How to Rebuild Credit

Accurate—but negative—information appearing in your credit reports doesn’t mean the end of the road for improving your credit scores. The impact of negative items on your scores will decrease over time. In the meantime, you can take steps to rebuild a positive credit history and reap the benefits of better credit scores sooner rather than later. The best advice on how to rebuild credit is simply this: Demonstrate over time that you can manage credit responsibly.

Change Your Credit Card Habits

  • Purchases
    Reign in your purchases and make wise purchasing decisions. If you can’t afford an item, don’t put it on your card.
  • Balances
    Keep your monthly balances low—at or below 30% of your credit limit so the amount you owe compared with your available credit stays low.
  • Payments
    Pay on time and in full each month whenever possible. Make at least the minimum payment on all your cards; never skip a payment.
  • Payment dates
    Make your payment a few days before the end of the billing cycle so that your balance is at its lowest when credit reporting occurs.

Keep Existing Accounts Open

  • Closing an account doesn’t erase it from your credit history.
  • Closing an account adversely affects your credit score by decreasing your available credit and shortening the length of your credit history.
  • Exceptions—Close cards that increase fees or terms and negatively impact your financial situation. Also close cards if you’re a victim of identity theft.

Open New Credit Cards

  • Number of cards
    Start by adding a single card. One card is better than none at all because you’re trying to build a positive payment history.
  • Type of card
    Choose a reputable credit card. If necessary, choose a secured card for which you provide a deposit that covers all or part of your credit limit. Look for cards with low fees and fair interest rates. Be sure to read and understand the card’s terms and conditions.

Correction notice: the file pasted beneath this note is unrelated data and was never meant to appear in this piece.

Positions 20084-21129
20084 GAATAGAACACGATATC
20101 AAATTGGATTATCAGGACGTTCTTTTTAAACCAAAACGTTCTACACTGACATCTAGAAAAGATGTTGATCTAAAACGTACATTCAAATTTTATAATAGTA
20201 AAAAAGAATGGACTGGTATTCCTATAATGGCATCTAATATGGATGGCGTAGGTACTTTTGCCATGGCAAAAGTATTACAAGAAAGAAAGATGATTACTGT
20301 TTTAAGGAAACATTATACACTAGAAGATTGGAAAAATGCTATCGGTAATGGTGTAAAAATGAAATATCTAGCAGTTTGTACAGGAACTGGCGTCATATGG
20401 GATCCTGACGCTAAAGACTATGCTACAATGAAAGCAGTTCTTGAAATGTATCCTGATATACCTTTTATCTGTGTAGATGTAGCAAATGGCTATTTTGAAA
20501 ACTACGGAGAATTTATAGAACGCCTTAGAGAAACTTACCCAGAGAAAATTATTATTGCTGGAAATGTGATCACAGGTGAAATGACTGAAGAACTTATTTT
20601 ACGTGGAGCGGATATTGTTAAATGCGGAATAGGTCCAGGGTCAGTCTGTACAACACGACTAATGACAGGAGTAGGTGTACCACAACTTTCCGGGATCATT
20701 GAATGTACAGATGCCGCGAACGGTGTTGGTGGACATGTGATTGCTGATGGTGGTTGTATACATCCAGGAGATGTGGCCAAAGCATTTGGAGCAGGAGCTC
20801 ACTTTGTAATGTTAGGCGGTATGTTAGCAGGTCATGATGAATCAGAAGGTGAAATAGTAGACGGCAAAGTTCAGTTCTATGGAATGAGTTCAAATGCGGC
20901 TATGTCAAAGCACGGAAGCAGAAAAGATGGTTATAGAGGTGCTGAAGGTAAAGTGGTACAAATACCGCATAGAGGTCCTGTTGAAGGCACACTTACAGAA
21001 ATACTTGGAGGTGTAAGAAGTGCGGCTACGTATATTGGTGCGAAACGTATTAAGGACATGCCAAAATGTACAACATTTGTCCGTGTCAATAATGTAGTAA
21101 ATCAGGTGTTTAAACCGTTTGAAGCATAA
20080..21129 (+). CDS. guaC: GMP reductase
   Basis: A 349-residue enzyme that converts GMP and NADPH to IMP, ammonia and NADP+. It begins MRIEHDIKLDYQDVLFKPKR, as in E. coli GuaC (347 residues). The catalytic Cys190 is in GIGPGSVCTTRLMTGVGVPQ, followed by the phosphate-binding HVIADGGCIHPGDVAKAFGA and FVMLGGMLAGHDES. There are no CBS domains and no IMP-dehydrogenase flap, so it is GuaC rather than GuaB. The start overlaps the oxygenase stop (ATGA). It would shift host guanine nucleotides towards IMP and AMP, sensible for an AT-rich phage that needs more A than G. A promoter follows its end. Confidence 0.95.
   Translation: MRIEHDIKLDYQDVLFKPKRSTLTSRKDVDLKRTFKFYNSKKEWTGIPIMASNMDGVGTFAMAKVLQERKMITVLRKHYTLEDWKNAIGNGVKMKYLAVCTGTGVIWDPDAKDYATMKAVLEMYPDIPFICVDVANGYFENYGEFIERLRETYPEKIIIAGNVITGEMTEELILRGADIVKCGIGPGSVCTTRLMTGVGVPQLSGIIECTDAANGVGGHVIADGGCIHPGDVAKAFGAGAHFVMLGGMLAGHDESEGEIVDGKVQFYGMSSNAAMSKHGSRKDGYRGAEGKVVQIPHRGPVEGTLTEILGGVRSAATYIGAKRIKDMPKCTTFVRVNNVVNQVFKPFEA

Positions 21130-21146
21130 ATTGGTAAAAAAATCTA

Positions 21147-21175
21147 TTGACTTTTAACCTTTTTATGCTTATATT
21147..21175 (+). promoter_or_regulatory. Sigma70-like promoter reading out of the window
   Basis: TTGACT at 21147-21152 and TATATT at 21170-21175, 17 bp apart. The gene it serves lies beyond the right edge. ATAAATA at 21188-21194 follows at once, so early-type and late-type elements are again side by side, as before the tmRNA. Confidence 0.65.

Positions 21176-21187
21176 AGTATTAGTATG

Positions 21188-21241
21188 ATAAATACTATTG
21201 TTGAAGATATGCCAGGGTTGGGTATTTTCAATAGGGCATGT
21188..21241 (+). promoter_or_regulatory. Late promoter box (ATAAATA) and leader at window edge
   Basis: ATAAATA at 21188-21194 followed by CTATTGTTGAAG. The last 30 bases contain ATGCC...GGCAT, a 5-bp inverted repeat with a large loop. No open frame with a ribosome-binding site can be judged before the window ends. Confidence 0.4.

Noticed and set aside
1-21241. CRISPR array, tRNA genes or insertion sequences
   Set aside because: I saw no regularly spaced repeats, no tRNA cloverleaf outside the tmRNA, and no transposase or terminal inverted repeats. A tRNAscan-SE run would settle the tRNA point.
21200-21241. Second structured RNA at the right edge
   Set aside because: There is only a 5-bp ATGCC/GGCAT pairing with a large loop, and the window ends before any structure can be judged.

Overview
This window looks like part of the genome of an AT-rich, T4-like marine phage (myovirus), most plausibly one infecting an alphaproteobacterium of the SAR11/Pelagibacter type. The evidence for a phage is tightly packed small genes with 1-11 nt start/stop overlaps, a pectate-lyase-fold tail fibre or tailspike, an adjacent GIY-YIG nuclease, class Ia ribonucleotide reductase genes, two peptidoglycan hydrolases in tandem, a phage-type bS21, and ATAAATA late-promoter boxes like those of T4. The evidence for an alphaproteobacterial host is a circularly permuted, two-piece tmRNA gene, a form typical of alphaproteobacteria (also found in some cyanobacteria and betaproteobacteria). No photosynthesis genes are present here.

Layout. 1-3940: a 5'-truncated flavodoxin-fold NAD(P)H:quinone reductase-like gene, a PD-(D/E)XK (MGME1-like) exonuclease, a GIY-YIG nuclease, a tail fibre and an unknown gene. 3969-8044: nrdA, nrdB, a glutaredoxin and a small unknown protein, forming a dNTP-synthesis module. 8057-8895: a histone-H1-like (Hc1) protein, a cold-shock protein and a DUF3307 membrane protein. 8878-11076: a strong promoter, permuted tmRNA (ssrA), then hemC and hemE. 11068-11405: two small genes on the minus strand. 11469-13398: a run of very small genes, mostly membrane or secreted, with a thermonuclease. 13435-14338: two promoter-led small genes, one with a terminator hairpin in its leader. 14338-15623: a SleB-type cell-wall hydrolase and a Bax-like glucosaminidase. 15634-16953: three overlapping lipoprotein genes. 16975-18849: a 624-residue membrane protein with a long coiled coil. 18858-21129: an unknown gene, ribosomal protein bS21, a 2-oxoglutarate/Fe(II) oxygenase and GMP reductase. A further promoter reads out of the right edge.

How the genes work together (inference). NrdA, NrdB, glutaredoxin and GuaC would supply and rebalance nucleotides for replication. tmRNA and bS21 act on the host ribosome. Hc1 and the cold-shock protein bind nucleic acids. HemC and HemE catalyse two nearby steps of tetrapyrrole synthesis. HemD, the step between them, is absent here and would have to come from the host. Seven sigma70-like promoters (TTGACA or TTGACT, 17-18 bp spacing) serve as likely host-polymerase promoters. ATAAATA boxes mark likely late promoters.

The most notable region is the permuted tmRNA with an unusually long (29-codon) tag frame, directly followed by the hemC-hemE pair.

• Denials
    Wait before you apply elsewhere to understand why you were denied and whether you can fix the problem before you apply again. The number of new credit applications negatively impacts your credit score.
  • Make sure the credit card issuer reports to the three major credit bureaus. Avoid prepaid cards because they don’t report to the credit bureaus. Make sure timely payments are reported.

Final Tips About How to Rebuild Credit

  • Plan for success then work your plan.
  • Decrease your amount of debt. Pay down your accounts with the highest interest rates. Make minimum payments on all of your accounts.
  • Negotiate lower interest rates (or higher credit limits) after you’ve established a positive track record over 6 to 12 months.
  • If you absolutely can’t make a payment, communicate directly with your creditor to make an alternative arrangement.
  • Don’t give up. Rebuilding credit takes time, commitment and discipline, but the end result—a better credit score—is worth it.

Even when life gets out of hand and you fall behind in paying bills, run up a lot of debt or make other mistakes that ruin your credit score, Credit Management Specialists can help. We offer credit repair, education and financial guidance, and work to raise your credit scores so that your financial recovery is successful.

Contact us today for a free consultation. You have nothing to lose—and so much to gain, now and in the future.